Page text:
That leaves defamation and copyright issues. The NUJ does not provide legal assistance in cases of defamation to any member, whatever platform the work is published on. For copyright, as with other legal issues, the NUJ would only take on a case at its discretion.

    The NUJ does not provide formal legal training to members. The NUJ provides legal advice and sometimes legal assistance such as taking a case to court, but this is not an automatic right of membership and is at the discretion of the union.

    The NUJ does not provide legal assistance in defamation cases including libel. So being an NUJ member does not make you immune from legal action for libelling someone. But there is a discount to NUJ members for a Professional Indemnity insurance policy which covers defamation. This policy should cover your blogs that you mention. Obviously one would need to read the policy carefully in detail. For more info please see:

    http://www.londonfreelance.org/fl/0701libe.html

    The NUJ is well aware of new media, and has a specific New Media sector and Industrial Council for new media members. The NUJ indeed wishes to recruit the thousands of online and new media workers, has prioritised this aim at its annual conference, and has already carried out research on the new media industry. There is a specific website for NUJ new media members:

    http://www.nujnewmedia.org.uk/index.html

    It seems very plausible that membership and accreditation by the NUJ and signing up to the NUJ Code of Conduct would give visitors more confidence in a site or blog, which would in turn boost such a site’s audience figures and influence.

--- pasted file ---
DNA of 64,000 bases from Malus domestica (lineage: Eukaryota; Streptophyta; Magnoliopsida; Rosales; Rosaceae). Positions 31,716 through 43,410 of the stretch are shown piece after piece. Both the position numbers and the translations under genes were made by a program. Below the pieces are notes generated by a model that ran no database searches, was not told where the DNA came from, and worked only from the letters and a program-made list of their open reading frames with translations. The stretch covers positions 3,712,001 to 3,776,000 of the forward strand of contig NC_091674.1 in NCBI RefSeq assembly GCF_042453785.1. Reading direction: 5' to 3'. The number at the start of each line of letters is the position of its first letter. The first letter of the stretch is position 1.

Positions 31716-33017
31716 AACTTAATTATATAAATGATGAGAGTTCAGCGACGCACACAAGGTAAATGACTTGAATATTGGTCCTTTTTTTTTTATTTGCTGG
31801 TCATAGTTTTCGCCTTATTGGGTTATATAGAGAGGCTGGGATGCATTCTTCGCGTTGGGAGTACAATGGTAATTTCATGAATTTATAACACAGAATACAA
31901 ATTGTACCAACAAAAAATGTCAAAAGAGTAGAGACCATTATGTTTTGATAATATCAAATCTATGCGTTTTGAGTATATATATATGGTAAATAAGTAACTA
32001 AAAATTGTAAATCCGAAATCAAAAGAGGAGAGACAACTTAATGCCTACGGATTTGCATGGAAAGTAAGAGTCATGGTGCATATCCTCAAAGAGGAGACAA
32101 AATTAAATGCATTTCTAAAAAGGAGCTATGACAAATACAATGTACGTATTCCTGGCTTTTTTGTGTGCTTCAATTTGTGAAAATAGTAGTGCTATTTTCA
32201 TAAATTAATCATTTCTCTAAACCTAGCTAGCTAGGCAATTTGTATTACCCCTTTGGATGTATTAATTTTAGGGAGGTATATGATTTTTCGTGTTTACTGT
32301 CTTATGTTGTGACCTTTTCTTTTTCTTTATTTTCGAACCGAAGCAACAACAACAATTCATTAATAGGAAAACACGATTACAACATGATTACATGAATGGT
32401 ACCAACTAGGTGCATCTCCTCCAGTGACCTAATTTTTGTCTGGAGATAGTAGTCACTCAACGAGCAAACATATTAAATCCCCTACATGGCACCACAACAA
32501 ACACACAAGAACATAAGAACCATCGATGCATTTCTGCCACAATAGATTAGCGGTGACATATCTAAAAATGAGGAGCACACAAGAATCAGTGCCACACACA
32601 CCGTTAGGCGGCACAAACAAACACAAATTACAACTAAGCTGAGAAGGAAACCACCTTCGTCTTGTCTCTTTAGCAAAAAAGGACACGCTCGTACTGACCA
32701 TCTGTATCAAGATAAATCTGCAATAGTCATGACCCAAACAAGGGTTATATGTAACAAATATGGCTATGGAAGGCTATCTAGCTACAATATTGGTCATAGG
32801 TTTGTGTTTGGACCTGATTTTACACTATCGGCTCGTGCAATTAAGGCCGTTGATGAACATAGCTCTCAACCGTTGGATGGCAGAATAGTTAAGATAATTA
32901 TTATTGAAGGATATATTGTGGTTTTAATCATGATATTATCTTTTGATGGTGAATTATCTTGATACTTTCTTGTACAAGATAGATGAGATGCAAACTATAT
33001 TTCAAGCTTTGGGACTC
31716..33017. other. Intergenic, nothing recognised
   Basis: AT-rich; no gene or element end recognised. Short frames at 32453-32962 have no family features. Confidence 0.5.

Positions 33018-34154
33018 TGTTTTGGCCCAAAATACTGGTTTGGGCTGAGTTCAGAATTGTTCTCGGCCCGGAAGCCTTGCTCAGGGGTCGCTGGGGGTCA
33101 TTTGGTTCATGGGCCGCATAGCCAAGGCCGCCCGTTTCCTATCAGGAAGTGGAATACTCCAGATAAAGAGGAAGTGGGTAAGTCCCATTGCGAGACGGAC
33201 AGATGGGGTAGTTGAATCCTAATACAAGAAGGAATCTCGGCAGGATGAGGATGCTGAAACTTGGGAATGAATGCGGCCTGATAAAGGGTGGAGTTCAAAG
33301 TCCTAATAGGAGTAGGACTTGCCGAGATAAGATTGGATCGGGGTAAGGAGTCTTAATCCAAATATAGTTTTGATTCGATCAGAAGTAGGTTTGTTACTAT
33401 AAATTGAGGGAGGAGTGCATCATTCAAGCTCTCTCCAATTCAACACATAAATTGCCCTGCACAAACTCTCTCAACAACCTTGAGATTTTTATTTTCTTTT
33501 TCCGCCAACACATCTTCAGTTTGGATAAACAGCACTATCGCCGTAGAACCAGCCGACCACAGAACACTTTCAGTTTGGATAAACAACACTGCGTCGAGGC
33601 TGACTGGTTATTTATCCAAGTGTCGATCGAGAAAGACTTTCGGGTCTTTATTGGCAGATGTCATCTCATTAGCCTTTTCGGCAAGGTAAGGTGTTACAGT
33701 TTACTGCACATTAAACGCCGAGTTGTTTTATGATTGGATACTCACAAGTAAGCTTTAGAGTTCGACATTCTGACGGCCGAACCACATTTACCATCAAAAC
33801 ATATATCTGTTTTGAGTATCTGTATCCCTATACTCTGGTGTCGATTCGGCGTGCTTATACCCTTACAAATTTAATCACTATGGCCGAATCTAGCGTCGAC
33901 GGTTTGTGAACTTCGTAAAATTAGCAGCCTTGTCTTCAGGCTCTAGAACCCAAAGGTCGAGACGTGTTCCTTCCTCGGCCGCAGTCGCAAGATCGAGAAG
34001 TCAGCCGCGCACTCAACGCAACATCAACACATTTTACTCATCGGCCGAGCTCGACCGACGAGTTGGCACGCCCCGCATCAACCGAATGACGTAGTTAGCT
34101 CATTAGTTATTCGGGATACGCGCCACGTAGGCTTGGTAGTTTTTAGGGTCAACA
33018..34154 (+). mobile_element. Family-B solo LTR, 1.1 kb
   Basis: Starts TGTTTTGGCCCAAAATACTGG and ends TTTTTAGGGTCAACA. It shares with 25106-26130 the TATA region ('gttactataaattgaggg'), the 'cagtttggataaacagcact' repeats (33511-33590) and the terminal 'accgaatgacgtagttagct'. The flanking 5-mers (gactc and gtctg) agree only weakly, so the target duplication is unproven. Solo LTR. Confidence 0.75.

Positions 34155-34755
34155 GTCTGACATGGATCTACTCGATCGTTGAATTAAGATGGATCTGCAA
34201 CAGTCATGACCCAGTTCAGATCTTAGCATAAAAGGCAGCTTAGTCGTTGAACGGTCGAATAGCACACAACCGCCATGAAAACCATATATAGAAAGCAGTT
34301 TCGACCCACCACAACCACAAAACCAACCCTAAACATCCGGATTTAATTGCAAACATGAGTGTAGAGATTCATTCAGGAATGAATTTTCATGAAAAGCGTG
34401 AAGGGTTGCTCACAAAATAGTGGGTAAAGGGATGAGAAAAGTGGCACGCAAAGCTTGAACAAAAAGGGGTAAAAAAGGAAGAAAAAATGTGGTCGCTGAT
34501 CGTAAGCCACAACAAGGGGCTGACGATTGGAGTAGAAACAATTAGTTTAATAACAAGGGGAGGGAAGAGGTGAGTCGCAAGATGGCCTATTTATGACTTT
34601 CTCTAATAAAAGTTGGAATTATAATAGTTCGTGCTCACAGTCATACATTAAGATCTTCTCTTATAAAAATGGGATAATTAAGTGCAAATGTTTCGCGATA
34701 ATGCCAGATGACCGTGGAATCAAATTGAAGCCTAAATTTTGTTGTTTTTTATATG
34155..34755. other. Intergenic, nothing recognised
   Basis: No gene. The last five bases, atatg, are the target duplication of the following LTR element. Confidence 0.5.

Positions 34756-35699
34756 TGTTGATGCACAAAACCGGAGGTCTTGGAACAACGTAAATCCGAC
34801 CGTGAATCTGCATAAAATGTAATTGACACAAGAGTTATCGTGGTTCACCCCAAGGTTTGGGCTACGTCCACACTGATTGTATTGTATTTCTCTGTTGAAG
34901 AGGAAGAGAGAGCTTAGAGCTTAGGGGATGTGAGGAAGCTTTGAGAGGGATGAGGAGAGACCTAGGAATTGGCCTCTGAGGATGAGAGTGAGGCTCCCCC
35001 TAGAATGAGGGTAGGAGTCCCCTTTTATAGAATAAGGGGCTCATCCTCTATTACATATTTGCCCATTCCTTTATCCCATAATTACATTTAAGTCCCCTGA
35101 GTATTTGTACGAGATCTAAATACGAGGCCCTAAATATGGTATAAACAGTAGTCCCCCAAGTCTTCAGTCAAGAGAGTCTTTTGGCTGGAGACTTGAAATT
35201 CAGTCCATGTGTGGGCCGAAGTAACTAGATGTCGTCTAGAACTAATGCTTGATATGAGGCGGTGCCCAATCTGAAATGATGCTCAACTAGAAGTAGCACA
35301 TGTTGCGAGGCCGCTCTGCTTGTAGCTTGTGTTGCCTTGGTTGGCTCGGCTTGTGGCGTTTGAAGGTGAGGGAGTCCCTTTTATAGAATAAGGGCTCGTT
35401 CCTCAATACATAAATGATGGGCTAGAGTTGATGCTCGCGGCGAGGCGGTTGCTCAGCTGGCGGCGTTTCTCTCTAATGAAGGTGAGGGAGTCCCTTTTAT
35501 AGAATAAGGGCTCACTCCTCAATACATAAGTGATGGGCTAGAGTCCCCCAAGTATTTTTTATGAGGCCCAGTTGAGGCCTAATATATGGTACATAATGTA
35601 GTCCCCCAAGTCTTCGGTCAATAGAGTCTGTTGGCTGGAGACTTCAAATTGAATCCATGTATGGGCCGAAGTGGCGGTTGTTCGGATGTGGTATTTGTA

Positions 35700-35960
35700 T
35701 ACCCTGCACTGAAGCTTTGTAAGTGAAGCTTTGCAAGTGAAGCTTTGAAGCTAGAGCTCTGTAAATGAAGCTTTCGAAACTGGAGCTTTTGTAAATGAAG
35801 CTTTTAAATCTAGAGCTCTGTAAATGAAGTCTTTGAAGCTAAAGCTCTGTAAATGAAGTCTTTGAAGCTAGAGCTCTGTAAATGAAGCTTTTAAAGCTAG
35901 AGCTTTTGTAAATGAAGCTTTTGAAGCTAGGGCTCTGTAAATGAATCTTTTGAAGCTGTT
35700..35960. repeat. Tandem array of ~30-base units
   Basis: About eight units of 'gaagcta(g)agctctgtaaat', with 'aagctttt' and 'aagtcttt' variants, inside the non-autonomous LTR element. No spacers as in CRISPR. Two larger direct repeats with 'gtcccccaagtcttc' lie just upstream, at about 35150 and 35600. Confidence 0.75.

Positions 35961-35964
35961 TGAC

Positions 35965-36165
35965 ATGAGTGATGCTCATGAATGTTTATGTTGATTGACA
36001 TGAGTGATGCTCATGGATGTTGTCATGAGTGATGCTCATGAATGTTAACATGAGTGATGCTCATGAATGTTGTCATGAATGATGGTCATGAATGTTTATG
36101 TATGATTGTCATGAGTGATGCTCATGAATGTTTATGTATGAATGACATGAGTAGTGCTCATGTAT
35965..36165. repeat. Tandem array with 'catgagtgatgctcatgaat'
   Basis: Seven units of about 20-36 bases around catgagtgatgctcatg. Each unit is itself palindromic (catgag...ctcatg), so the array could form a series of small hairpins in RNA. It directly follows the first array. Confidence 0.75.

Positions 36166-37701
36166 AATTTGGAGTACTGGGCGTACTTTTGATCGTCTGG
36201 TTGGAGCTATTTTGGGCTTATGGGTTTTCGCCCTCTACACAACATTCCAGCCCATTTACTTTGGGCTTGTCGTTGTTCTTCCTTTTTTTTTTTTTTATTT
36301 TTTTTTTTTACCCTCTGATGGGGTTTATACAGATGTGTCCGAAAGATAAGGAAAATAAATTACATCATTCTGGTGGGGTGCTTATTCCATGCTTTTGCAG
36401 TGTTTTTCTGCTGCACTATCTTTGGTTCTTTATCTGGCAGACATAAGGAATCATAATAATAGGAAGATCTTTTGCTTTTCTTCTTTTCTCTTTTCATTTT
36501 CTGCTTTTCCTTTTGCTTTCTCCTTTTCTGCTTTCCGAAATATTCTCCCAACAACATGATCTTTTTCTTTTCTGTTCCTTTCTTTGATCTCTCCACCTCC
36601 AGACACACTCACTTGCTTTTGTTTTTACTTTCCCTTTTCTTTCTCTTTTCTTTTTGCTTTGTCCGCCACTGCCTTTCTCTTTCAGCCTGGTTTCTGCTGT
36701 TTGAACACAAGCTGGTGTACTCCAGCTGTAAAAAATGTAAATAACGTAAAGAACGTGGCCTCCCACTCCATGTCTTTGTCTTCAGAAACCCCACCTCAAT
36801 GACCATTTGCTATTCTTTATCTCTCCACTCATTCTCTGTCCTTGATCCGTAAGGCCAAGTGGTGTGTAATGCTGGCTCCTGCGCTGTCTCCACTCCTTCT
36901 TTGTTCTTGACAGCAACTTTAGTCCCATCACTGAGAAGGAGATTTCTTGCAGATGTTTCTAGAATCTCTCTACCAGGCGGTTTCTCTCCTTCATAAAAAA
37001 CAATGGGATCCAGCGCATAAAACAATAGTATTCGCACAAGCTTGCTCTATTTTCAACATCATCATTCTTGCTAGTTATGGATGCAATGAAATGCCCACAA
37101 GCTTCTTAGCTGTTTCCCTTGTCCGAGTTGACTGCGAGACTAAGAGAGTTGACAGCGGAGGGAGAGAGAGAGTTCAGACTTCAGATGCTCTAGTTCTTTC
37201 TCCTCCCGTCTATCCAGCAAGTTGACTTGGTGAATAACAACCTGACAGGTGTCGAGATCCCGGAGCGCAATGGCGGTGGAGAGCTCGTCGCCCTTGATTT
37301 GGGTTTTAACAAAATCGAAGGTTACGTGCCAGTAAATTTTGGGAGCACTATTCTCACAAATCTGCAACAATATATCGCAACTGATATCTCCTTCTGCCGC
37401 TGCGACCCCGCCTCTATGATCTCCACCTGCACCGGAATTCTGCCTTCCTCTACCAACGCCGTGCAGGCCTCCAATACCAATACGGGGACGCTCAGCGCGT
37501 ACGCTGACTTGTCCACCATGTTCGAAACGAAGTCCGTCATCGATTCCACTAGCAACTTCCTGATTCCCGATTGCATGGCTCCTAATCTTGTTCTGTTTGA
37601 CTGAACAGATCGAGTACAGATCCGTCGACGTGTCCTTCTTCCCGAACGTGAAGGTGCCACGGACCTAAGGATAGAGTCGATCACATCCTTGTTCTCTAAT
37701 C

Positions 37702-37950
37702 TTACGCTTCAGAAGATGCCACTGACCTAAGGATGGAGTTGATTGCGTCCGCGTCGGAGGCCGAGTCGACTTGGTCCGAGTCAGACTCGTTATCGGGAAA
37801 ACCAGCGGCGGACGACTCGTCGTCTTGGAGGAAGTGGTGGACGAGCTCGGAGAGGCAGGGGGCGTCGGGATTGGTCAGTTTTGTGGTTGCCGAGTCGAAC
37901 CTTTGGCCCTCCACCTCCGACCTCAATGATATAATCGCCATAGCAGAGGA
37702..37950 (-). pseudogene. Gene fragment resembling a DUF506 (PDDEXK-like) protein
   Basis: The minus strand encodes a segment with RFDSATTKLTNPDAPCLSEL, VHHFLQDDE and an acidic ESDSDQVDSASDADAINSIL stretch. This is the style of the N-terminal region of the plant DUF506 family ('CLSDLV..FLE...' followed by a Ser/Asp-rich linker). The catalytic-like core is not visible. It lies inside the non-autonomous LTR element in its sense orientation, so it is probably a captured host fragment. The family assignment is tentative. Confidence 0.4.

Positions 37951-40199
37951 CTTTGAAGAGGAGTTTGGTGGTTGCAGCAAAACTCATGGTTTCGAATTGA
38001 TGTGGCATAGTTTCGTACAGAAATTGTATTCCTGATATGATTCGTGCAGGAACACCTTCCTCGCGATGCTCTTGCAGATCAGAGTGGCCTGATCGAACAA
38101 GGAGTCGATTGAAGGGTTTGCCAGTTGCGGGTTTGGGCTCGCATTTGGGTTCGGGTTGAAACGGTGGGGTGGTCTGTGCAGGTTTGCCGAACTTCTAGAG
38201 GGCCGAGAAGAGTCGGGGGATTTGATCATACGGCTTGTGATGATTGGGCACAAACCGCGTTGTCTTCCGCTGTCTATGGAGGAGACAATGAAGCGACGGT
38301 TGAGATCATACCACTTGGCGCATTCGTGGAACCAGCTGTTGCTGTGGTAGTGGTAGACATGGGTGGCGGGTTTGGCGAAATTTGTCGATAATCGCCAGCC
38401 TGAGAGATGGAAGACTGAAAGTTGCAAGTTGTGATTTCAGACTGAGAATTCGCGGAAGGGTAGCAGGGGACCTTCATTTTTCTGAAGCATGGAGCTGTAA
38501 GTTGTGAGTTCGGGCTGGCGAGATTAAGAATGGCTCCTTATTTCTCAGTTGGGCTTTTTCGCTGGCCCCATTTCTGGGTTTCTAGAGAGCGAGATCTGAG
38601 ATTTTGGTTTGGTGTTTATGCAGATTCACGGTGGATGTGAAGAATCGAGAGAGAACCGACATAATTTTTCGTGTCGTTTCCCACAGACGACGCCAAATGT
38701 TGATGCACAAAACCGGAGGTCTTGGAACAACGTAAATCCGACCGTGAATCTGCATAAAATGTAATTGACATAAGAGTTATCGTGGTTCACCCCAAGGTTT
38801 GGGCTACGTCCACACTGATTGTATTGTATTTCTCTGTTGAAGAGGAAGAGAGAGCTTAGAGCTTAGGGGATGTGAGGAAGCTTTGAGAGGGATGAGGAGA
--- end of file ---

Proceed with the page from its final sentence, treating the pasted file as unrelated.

“HOW would the NUJ assess who is a digital worker, especially if he/she is an unpaid blogger?” The point for trade unions including the NUJ is that people who aren’t paid are not classed as workers, and are not eligible to join a trade union. Trade unions are for people who trade, get paid, in their work and profession. The term journalist traditionally means someone who is paid to work as a journalist, a professional is someone who gets paid for the work they do.

    The NUJ has a broad definition of journalism for the purposes of membership, and allows people to join as full members if they earn at least half of their income from journalism and have no other full-time job.

    Or if you are a new entrant to journalism or returning to journalism and can prove you are seeking to establish or re-establish yourself as a full-time freelance journalist without any other full-time paid occupation, then you can be a Temporary member. Your Temporary membership can be renewed annually for a maximum of three years, during which time you may apply for full membership.

    But if as you say the ethos of blogging is so individualistic, will bloggers feel able to act together and be part of a union? Journalists too are known for their independence. But tens of thousands want to be union members.

  3. Nick Venedi says:

    Interesting comments from Simon Chapman. I understand the technical arguments advanced by Simon and he is of course right in mmany ways. I would imagine that if Simon is right bloggers should consider getting together and forming some sort of a collective with rules and a code of practice? And then maybe have a democratic structure to allow for decisions or a change in rules to take place? The ‘collective’ can of course be attached to an established TU like Self Organised Groups are in Unison. I think this is a subject that needs more debate but we should have some rules on how TU bloggers conduct themselves I am, for example, against bloggers allowing non constructive anonymous comments but I am aware that many publish negative and sometimes offensive content.